Just days after announcing his presidential bid, Mitt Romney says not to expect him to hit the campaign hustings too hard anytime soon.
“Right now, your greatest enemy is overexposure," he told CNN's Piers Morgan in his first major TV interview since his announcement. "People get tired of seeing the same person day in and day out."
"People are going to start focusing on the elections probably after Labor Day," he added. "And until Labor Day hits, I'm going to be pretty quiet."
Being quiet for Romney became easy tonight. In fact, he was supposed to be on the show for the full hour, but his time was more than cut in half to make room for coverage of a scandal involving Representative Anthony Weiner and his tawdry Tweets (almost as a counter-balance, Romney tonight tweeted a photo of him, his wife, Ann, and their son, Matt, eating takeout on a park bench in New York City).
Romney was, however, asked about several vices.
"I have tested alcohol," he said. "I tried it on one occasion, it was not a good experience. But drugs, never."
When asked if he had ever had an affair, he said, "Of course not."
"We have a very very close relationship, and [are] devoted to each other," said Ann Romney, who was sitting next to him during a portion of the interview.
In the interview, Romney also would not say whether or not he thought homosexuality was a sin.
"It's a valid question, and my answer is, 'Nice try,'" he said. "I'm going to tell you that, as a leader of the American people i will do everything in my power to treat all people with respect and dignity and to advance the rights people have to choose their own course in life."
Romney had a similar stance during his campaign four years ago, saying that his opposition to same-sex marriage did not mean he was not tolerant of gays.
"What you look for in a leader is someone who will welcome and treat with respect people who made different choices and have different beliefs in their lives and have differences," he said at an "Ask Mitt Anything" event in Florida. "I have nothing but respect and feelings of tolerance for people with differences from myself and feel that way with regards to those who are gay."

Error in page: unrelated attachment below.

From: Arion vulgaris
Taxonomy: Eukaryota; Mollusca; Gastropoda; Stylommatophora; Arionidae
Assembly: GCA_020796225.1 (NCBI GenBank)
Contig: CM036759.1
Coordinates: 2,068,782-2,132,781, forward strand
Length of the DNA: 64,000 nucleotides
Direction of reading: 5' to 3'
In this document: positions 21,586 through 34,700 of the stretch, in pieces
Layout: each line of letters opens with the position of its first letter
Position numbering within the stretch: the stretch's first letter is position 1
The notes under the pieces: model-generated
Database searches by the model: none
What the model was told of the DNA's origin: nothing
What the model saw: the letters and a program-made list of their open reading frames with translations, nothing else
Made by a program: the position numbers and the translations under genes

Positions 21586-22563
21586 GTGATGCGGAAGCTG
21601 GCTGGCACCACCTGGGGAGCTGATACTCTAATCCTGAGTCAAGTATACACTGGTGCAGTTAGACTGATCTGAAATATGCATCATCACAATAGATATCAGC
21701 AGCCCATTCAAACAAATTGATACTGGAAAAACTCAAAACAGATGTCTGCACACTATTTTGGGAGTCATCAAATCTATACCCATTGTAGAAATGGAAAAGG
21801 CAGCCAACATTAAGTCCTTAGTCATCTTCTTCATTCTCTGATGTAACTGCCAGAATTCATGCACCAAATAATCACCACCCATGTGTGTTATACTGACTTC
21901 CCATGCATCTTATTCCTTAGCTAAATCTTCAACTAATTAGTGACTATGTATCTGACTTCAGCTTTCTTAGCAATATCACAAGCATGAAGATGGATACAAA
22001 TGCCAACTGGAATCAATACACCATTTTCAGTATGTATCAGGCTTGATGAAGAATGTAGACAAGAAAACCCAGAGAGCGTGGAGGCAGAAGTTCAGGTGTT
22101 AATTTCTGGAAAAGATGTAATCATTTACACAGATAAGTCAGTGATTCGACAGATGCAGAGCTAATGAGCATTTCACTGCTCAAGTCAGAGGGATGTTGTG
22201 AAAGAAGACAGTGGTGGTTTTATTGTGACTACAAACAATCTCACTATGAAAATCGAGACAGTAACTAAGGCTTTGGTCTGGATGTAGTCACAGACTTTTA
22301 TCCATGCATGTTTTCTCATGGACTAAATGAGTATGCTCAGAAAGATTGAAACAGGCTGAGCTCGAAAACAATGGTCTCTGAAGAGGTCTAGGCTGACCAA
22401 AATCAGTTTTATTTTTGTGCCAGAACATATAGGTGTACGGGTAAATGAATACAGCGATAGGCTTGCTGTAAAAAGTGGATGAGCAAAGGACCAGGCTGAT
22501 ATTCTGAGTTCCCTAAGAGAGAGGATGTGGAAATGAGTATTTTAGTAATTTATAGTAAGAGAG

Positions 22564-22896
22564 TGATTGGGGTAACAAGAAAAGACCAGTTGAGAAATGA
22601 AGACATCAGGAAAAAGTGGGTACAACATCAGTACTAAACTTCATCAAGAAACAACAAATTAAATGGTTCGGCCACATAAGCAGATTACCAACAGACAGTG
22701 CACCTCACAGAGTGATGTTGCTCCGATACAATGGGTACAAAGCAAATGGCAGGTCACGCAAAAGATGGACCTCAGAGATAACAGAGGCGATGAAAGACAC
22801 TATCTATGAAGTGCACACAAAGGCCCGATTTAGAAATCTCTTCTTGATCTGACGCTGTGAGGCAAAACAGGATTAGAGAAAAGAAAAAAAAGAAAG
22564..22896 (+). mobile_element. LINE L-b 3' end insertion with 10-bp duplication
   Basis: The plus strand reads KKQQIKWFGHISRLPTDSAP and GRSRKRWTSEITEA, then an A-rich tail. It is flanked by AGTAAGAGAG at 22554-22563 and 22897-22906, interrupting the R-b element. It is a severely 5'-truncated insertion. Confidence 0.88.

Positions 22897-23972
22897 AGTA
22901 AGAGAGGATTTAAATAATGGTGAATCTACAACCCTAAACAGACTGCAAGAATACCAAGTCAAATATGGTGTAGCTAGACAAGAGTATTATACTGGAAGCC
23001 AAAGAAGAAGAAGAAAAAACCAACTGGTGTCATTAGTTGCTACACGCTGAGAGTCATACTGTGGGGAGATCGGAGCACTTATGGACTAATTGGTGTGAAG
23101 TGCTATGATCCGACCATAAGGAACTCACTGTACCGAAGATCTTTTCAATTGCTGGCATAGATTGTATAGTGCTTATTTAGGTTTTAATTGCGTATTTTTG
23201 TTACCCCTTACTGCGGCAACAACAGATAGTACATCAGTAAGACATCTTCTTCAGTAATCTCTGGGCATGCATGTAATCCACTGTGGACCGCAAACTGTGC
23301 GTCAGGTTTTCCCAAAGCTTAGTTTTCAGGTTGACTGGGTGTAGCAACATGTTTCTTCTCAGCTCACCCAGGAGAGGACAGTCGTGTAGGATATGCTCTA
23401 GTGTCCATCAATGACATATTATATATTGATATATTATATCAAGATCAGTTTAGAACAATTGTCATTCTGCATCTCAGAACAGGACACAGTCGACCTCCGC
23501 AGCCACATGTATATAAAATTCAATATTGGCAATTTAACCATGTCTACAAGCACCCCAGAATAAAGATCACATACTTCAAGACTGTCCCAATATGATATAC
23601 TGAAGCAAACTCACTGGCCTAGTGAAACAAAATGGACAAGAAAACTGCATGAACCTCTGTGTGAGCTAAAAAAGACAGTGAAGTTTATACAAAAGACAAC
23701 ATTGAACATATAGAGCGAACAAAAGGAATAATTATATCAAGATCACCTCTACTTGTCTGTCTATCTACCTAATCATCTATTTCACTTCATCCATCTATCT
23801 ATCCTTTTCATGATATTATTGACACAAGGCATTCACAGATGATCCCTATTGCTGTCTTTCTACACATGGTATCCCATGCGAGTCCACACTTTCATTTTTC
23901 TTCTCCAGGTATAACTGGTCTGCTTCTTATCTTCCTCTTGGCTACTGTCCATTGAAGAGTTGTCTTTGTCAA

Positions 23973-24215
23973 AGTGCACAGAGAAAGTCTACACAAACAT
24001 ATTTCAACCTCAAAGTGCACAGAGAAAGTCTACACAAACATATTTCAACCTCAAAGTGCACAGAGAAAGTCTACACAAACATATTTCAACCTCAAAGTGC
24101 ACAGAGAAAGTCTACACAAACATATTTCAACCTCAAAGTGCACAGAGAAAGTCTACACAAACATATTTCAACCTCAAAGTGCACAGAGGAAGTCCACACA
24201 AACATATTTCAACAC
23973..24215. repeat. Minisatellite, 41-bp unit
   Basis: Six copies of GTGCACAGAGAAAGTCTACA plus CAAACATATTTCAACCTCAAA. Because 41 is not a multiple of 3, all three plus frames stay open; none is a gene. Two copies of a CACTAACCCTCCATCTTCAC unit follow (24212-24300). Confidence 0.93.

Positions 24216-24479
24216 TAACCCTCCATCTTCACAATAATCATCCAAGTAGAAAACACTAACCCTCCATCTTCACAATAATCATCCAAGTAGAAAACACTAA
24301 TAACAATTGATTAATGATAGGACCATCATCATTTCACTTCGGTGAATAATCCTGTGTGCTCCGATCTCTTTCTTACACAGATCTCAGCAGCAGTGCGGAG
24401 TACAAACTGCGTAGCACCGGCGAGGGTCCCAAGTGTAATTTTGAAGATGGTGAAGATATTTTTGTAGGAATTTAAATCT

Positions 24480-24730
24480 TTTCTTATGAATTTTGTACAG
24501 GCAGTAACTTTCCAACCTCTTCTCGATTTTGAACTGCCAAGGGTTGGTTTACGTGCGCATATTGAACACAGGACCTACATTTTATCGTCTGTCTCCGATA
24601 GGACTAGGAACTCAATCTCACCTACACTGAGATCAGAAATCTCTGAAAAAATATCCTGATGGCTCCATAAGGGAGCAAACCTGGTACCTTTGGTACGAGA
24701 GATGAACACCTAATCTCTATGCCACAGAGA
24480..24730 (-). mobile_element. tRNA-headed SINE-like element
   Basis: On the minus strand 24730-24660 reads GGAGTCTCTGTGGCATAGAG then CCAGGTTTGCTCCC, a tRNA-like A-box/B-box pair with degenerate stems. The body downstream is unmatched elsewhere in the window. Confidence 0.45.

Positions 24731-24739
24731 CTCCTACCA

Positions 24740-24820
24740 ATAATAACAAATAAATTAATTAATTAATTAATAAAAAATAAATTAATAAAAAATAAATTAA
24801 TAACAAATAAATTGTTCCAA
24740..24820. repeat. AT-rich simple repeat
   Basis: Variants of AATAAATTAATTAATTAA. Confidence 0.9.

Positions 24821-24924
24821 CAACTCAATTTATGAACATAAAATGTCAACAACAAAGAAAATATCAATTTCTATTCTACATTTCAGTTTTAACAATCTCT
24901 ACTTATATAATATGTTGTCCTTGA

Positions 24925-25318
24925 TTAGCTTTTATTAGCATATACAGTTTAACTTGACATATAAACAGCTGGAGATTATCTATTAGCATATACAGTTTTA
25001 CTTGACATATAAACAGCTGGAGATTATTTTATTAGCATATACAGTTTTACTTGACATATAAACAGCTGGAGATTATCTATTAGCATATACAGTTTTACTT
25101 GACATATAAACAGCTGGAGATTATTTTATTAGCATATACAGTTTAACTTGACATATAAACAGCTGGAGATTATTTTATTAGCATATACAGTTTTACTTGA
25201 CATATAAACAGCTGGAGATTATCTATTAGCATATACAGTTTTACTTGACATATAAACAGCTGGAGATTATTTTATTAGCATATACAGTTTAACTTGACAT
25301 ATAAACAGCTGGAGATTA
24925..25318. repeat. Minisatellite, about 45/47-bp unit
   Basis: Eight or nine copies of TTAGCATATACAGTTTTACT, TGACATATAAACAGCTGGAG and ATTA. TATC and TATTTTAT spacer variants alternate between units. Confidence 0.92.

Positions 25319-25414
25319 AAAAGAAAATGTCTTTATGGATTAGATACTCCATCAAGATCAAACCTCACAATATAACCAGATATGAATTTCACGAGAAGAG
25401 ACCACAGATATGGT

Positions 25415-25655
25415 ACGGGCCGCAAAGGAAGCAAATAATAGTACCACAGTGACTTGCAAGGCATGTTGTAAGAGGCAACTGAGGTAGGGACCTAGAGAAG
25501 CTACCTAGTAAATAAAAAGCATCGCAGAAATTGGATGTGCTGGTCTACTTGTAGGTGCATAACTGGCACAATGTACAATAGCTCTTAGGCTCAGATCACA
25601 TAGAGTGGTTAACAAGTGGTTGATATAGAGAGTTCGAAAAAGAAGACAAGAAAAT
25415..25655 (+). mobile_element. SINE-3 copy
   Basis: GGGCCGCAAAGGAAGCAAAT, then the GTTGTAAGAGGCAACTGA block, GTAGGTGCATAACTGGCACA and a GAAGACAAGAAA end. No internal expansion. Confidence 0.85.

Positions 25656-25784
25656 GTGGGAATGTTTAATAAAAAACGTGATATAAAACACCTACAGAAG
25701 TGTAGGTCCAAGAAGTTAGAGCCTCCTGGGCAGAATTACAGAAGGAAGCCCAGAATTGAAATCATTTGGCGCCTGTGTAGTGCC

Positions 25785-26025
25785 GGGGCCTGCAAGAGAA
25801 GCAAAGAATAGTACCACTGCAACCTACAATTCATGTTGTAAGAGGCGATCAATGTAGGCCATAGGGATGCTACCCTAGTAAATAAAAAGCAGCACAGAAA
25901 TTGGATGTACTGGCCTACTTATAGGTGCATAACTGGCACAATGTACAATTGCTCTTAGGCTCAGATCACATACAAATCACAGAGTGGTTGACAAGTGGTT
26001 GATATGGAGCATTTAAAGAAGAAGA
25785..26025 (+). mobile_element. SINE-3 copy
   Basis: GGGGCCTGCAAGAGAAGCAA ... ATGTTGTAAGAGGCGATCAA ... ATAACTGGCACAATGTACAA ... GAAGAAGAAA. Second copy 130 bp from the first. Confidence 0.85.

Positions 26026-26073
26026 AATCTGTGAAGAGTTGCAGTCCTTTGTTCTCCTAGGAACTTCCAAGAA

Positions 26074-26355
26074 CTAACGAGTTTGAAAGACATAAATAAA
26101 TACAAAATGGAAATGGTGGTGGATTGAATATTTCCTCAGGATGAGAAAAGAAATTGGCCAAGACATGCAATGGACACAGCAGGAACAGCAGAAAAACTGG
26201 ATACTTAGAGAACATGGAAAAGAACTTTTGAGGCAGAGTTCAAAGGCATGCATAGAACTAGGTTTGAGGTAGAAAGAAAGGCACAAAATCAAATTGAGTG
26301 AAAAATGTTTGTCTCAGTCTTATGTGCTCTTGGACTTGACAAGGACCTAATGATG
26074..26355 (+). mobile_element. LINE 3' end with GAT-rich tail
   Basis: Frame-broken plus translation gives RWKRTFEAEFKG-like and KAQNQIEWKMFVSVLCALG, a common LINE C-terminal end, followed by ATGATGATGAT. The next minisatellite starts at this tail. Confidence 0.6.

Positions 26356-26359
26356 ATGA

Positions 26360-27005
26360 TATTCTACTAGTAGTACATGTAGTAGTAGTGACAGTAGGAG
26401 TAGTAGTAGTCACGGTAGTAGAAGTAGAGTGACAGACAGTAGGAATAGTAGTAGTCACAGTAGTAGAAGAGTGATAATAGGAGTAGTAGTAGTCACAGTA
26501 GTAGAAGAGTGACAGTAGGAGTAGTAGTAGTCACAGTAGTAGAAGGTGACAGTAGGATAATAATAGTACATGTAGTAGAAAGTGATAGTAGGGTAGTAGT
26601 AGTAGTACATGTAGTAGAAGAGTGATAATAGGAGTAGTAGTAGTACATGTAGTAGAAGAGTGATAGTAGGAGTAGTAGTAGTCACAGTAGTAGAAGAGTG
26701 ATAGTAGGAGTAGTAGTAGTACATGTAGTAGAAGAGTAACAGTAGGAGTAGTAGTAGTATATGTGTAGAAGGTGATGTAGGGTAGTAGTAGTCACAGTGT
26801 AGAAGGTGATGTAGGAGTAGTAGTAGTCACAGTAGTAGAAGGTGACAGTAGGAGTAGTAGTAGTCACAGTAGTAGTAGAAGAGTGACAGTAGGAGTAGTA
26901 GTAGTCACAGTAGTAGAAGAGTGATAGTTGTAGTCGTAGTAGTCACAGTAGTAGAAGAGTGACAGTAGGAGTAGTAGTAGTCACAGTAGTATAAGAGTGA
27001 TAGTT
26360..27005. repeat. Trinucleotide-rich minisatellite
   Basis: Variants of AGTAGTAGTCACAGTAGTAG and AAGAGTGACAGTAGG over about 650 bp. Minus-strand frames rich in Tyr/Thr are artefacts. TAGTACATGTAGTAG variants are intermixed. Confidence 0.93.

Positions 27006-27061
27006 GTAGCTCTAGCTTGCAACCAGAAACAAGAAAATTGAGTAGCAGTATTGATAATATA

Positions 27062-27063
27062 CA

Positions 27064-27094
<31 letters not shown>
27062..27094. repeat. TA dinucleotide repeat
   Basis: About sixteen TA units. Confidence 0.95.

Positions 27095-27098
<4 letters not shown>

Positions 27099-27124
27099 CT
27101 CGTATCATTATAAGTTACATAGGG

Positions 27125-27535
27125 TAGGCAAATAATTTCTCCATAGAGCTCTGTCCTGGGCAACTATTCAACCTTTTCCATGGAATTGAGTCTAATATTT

"I oppose discrimination against gay people," Romney added. "I am not anti-gay. I know there are some Republicans, or some people in the country who are looking for someone who is anti-gay and that's not me."
But he also declined to say whether he thought it was immoral, just as he did tonight.
"I don't think that a person who's running for a secular position as I am should talk about or engage in discussions of what they in their personal faith or their personal beliefs is immoral or not immoral," Romney told the Associated Press at the time.
In the CNN interview tonight, Romney also sought to answer to concerns that some -- particularly in states whose GOP politics are dominated by Christian conservatives -- have over his Mormon faith.
"I'm not a spokesman for my church, and one thing I'm not going to do in running for president is become a spokesman for my church or apply a religious test which is simply forbidden by the constitution," Romney said. "If you want to learn more about my church, talk to my church."
Romney also said he didn't mind Sarah Palin coming to New Hampshire and overshadowing his announcement last week, saying, “She didn’t really ruin my day,”
“Sarah Palin is generating enthusiasm and interest in a campaign this year, that's a good thing,” he said. “She has a lot of energy and passion, and bringing it to our race is positive for us.”
When asked about his new, more relaxed look that often means he isn't wearing a tie, he joked, "Well, I stopped wearing my suit to bed at night."
When Romney (no tie) was pressed by the host (who had a red tie on), he said, "By and large I ask the one person that counts, and that's my wife. 'What should i wear today?' ...I do as I'm commanded."
Romney's campaign also released a well-produced video today, highlighting his announcement speech last week in Stratham, N.H. The video, titled "In America: Anything is Possible," starts with a sun rising over the Statue of Liberty and switches to scenes of farmers, schoolchildren, and urban streets. As Romney speaks, ethereal music plays in the background.
Meanwhile, Democrats immediately criticized Romney for suggesting that he did not want to be overexposed.
"Romney is in fact, his own greatest enemy," Ray Buckley, chairman of the New Hampshire Democratic Party, said in a statement. "His campaign must see the writing on the wall and realize that the more Mitt Romney talks to voters, the faster his support erodes."
Morgan said more of his interview with Romney will air tomorrow night.
About Political Intelligence
Glen Johnson is Politics Editor at boston.com and lead blogger for "Political Intelligence." He moved to Massachusetts in the fourth grade, and has covered local, state, and national politics for over 25 years. E-mail him at firstname.lastname@example.org. Follow him on Twitter @globeglen.